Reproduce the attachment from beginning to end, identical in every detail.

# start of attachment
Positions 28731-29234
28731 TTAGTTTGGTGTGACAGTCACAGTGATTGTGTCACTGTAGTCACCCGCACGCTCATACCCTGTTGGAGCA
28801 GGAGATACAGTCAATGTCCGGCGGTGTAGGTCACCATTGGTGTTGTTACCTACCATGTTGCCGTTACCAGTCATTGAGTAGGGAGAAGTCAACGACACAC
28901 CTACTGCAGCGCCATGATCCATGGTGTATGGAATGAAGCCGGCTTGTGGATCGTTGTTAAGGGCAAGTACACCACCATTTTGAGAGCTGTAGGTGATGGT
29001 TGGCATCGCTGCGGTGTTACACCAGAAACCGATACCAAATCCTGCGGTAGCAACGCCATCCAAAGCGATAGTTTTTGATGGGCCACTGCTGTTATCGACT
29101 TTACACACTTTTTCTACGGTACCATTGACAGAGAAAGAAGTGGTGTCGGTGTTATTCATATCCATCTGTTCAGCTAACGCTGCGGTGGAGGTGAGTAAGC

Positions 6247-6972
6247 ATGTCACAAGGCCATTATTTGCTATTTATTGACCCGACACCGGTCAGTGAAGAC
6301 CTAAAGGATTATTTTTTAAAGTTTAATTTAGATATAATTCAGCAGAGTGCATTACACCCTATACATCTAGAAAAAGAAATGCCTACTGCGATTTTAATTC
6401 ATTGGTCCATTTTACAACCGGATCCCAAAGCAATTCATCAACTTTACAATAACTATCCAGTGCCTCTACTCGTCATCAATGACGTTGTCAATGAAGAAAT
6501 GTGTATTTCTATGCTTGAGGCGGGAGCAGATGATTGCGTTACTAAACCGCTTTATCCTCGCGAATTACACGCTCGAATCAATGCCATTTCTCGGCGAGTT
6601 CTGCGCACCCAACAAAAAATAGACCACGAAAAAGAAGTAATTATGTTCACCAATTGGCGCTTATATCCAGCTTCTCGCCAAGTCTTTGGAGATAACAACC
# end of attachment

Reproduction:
Positions 28731-29234
28731 TTAGTTTGGTGTGACAGTCACAGTGATTGTGTCACTGTAGTCACCCGCACGCTCATACCCTGTTGGAGCA
28801 GGAGATACAGTCAATGTCCGGCGGTGTAGGTCACCATTGGTGTTGTTACCTACCATGTTGCCGTTACCAGTCATTGAGTAGGGAGAAGTCAACGACACAC
28901 CTACTGCAGCGCCATGATCCATGGTGTATGGAATGAAGCCGGCTTGTGGATCGTTGTTAAGGGCAAGTACACCACCATTTTGAGAGCTGTAGGTGATGGT
29001 TGGCATCGCTGCGGTGTTACACCAGAAACCGATACCAAATCCTGCGGTAGCAACGCCATCCAAAGCGATAGTTTTTGATGGGCCACTGCTGTTATCGACT
29101 TTACACACTTTTTCTACGGTACCATTGACAGAGAAAGAAGTGGTGTCGGTGTTATTCATATCCATCTGTTCAGCTAACGCTGCGGTGGAGGTGAGTAAGC

Positions 6247-6972
6247 ATGTCACAAGGCCATTATTTGCTATTTATTGACCCGACACCGGTCAGTGAAGAC
6301 CTAAAGGATTATTTTTTAAAGTTTAATTTAGATATAATTCAGCAGAGTGCATTACACCCTATACATCTAGAAAAAGAAATGCCTACTGCGATTTTAATTC
6401 ATTGGTCCATTTTACAACCGGATCCCAAAGCAATTCATCAACTTTACAATAACTATCCAGTGCCTCTACTCGTCATCAATGACGTTGTCAATGAAGAAAT
6501 GTGTATTTCTATGCTTGAGGCGGGAGCAGATGATTGCGTTACTAAACCGCTTTATCCTCGCGAATTACACGCTCGAATCAATGCCATTTCTCGGCGAGTT
6601 CTGCGCACCCAACAAAAAATAGACCACGAAAAAGAAGTAATTATGTTCACCAATTGGCGCTTATATCCAGCTTCTCGCCAAGTCTTTGGAGATAACAACC